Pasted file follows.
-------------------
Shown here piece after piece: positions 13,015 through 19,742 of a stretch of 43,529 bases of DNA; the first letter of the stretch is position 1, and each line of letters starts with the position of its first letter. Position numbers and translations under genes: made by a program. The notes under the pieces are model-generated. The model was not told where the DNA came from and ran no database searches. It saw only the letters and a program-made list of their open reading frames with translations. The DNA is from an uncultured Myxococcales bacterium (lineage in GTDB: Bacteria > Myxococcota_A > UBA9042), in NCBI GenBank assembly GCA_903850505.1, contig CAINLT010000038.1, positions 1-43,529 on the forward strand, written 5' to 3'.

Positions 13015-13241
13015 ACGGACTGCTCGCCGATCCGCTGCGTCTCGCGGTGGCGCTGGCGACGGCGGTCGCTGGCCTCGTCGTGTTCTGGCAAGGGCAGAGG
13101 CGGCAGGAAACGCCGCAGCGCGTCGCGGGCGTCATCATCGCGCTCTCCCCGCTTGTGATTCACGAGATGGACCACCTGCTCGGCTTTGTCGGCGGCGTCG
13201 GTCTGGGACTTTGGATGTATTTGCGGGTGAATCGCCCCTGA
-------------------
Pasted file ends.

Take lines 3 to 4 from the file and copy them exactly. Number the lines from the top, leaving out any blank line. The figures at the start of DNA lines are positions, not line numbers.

13015 ACGGACTGCTCGCCGATCCGCTGCGTCTCGCGGTGGCGCTGGCGACGGCGGTCGCTGGCCTCGTCGTGTTCTGGCAAGGGCAGAGG
13101 CGGCAGGAAACGCCGCAGCGCGTCGCGGGCGTCATCATCGCGCTCTCCCCGCTTGTGATTCACGAGATGGACCACCTGCTCGGCTTTGTCGGCGGCGTCG